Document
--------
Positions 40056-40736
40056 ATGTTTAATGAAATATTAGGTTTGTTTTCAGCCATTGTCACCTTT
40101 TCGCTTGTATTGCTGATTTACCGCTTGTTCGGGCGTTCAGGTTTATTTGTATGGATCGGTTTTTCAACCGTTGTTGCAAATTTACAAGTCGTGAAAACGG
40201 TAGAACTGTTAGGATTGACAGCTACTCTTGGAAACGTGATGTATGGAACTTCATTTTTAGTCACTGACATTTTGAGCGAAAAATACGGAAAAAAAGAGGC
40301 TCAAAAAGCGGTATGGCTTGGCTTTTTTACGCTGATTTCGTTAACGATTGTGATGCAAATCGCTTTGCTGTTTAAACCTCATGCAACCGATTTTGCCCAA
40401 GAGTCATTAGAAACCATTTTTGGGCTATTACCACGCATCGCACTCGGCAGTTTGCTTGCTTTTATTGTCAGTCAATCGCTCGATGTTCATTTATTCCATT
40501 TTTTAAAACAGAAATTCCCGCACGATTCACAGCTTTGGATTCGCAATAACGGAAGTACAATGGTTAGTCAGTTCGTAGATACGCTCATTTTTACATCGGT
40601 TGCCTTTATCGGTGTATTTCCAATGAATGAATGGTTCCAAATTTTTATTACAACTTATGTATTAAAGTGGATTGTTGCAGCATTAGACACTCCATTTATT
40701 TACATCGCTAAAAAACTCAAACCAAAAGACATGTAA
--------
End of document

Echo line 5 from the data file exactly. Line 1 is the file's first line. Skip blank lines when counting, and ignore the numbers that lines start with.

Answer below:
40301 TCAAAAAGCGGTATGGCTTGGCTTTTTTACGCTGATTTCGTTAACGATTGTGATGCAAATCGCTTTGCTGTTTAAACCTCATGCAACCGATTTTGCCCAA